Turn on the news or sit around any dinner table, and it's likely there will be a mention of inflation, petrol prices, or the increasing cost of living. Helping kids understand and navigate complex concepts like inflation in an age-appropriate way is an important component of financial education, along with introducing debit cards for kids and other money topics. In fact, breaking down how inflation affects our daily life can teach kids valuable lessons on how to make spending and saving decisions in leaner times.
So how do you provide an inflation definition in a way that isn't confusing or boring? Here's a quick game plan for having this important money conversation with kids.
What is inflation?
Inflation is a rise in prices, measured over a certain amount of time. Inflation affects us because it means that over time, you can buy fewer things with the same amount of money. For example, now, you could buy 5 lollipops for £1. In five years' time, £5 might only get you 2 lollipops.
The inflation rate is measured in percentages. If you hear something like inflation is 8%, it means that prices are 8% higher now than they were this time last year.
For kids who don't understand percentages yet, use figures to explain. Last year, a new toy cost £5. Today, the same toy might cost £5.40. You're getting the same item, but the price has inflated or gone up.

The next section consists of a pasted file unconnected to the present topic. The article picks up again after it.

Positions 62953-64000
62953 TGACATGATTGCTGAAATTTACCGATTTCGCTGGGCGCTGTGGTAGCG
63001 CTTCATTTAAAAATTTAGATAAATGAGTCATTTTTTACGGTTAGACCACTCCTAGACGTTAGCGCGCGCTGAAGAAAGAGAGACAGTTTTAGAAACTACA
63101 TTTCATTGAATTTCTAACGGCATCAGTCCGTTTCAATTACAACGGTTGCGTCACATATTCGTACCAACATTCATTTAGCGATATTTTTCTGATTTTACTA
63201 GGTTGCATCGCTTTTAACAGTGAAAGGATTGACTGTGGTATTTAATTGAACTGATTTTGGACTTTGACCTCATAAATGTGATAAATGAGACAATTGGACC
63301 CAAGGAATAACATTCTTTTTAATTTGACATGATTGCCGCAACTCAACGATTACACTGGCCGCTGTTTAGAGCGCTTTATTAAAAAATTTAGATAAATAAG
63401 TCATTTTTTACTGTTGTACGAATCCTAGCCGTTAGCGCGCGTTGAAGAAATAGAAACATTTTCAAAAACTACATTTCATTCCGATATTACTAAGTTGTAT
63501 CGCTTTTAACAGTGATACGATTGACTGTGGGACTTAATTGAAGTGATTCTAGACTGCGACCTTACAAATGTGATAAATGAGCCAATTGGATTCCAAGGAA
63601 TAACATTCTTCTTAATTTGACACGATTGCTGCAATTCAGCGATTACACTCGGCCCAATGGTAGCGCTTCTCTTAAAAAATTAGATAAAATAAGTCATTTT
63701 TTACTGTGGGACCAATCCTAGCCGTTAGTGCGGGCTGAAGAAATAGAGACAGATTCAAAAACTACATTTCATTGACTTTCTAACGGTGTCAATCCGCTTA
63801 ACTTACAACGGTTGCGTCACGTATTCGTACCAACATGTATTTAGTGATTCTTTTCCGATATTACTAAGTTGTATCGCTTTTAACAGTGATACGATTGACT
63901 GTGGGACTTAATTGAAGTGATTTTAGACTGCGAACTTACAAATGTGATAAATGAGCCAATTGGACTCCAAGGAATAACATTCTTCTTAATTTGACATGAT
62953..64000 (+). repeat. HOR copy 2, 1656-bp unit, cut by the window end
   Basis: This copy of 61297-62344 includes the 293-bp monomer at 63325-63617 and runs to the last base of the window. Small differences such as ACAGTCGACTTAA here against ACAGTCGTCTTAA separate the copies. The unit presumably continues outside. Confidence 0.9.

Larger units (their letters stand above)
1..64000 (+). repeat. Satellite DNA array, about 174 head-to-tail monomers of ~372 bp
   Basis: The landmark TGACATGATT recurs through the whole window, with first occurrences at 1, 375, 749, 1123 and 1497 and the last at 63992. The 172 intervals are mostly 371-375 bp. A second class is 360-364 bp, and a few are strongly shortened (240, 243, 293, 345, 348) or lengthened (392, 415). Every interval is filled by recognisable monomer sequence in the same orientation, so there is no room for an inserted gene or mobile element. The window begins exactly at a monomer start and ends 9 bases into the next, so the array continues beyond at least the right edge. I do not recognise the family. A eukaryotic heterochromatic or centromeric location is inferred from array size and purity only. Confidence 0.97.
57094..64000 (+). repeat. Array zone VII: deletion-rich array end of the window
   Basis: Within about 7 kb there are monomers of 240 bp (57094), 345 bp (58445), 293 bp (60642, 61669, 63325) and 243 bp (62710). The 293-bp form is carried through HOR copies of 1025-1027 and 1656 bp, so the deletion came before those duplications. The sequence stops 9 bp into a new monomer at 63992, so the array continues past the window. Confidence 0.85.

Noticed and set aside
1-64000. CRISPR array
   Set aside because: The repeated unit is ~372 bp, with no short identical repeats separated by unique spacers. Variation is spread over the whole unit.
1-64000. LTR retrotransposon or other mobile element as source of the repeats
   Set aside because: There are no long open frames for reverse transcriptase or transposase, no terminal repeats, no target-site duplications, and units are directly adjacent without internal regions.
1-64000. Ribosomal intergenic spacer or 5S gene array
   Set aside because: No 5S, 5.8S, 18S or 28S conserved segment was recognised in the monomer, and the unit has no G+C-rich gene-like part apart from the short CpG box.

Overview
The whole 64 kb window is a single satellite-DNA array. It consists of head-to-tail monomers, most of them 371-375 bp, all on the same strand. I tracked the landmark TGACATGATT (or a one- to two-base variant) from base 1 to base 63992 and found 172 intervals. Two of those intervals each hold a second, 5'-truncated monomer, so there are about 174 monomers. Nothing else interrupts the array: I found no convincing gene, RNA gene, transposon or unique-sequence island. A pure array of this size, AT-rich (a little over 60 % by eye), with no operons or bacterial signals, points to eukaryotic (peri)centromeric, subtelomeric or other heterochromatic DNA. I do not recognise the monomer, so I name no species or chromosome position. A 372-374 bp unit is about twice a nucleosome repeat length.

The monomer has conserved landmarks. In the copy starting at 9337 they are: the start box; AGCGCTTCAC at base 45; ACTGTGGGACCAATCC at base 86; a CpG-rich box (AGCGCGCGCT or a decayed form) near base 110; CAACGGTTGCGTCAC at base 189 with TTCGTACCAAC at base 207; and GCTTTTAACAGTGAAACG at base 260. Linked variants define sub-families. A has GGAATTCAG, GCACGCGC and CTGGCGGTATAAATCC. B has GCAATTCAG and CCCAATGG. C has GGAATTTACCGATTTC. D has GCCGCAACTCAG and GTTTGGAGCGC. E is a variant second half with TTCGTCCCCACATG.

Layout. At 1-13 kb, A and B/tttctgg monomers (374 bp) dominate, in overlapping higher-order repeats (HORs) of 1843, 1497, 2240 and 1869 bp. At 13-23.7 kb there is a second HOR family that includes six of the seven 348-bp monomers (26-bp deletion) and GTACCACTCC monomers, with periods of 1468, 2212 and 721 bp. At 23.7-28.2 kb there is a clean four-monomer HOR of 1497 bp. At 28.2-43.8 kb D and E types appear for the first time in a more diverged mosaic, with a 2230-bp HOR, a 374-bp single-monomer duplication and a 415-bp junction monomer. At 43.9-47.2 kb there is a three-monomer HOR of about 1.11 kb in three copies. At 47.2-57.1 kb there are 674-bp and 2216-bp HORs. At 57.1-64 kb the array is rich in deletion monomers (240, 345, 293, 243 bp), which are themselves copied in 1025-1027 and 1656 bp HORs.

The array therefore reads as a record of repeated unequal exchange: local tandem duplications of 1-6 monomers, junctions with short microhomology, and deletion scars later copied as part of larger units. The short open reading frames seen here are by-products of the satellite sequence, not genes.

From there, paint the bigger picture. While a few pennies more might not seem like a big deal, explain that if everything you buy increases at the same rate, your purchasing power goes down. That means you get less for the same amount of money.
Why does inflation happen?
There are a lot of things that can cause inflation, and we refer to them as different types of inflation. One type is demand-pull inflation. This is when the demand for an item is greater than the ability to provide it. Limited edition toys or concerts with small seating numbers are good examples.
We also have cost-push inflation. This is when the price of materials or wages rises, and the price increase is pushed onto the customer. For example, the price of a cake could rise because one of the ingredients costs more, or because the baker is paying themselves a higher wage. In this case, a cake that used to cost £3 would now cost £3.80.
Is inflation good or bad?
There are pros and cons to inflation.
Pros of inflation:
- A small amount of inflation is a sign that the economy is doing well.
- Inflation reduces the value of debt (if there is no interest). When someone borrows money and there is inflation, then the value of the money they repay is less, even if it’s the same amount.
- Inflation can lead to an increase in wages. When people pay businesses more for items, it means there is extra profit that can be passed on to employees.
Cons of inflation:
- If there is inflation but no increase in wages, everyday items become too expensive to afford.
- Inflation can reduce the value of your savings.
- Inflation can get out of control. If there is too much inflation, businesses cannot afford to stay open, as they cost too much to run. This can lead to the loss of jobs and an increase in poverty.